By Ernesto Castañeda, for The Washington Post
At the end of May, in another attempt to slow down the immigration of people from Central America, President Trump threatened to set tariffs on trade from Mexico. House Speaker Nancy Pelosi criticized Trump for “recklessly threatening” Mexico, “our close neighbor and friend to the South,” and even many Republicans blanched over the idea of tariffs. Under pressure from his own party, on Friday he pulled back on actually implementing the tariffs.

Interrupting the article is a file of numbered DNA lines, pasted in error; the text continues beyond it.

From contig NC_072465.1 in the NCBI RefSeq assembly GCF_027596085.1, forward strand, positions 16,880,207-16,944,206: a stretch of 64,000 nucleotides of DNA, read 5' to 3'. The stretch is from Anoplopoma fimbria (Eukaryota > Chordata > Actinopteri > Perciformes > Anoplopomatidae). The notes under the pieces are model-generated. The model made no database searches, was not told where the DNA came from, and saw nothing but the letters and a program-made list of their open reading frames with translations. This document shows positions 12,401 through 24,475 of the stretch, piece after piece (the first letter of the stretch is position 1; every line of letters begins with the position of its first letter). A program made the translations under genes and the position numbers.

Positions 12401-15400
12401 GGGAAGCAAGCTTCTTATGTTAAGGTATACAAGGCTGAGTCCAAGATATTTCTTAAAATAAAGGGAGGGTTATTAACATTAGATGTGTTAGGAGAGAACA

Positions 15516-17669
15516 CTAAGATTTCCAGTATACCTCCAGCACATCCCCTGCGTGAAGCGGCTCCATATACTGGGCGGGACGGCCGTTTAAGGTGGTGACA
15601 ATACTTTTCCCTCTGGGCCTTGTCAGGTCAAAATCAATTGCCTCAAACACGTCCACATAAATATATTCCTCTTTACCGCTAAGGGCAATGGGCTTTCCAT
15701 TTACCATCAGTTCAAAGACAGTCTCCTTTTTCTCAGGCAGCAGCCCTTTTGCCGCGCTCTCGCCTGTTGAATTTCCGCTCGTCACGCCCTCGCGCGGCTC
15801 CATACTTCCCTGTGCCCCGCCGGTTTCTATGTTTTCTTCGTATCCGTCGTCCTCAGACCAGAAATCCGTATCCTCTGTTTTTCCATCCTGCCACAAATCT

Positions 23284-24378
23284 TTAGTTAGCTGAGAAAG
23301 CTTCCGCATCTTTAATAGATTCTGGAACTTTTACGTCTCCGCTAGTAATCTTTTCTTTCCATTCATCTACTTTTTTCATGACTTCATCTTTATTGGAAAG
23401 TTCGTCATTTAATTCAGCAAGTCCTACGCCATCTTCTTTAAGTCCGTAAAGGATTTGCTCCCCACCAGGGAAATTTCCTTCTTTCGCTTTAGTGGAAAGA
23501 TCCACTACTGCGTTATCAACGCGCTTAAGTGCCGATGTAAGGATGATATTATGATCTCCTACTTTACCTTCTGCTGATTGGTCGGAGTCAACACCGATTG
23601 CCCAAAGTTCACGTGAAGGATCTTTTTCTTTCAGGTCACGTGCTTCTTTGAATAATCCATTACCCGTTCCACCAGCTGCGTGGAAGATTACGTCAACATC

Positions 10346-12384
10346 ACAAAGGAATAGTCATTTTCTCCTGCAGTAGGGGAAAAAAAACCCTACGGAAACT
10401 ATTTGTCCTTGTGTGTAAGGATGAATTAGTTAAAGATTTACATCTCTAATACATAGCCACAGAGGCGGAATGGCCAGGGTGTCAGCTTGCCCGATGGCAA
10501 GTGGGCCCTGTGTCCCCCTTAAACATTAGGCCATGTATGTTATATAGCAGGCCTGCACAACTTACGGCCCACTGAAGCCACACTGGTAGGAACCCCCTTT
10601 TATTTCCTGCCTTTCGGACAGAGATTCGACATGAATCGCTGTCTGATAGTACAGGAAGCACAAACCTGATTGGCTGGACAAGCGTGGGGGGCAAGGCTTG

Such threats fit into America’s centuries-long history of excluding people of Latin American origin, whether through incendiary rhetoric or efforts to equate national borders with ethno-racial groups. In fact, immigration policy has long been marked by a central contradiction: the desire for economic and territorial growth requires an increase in the nation’s population and diversity, but white Americans fear that new groups will curtail their cultural, political and economic dominance, and so work to reduce the political voice and citizenship rights of people of color.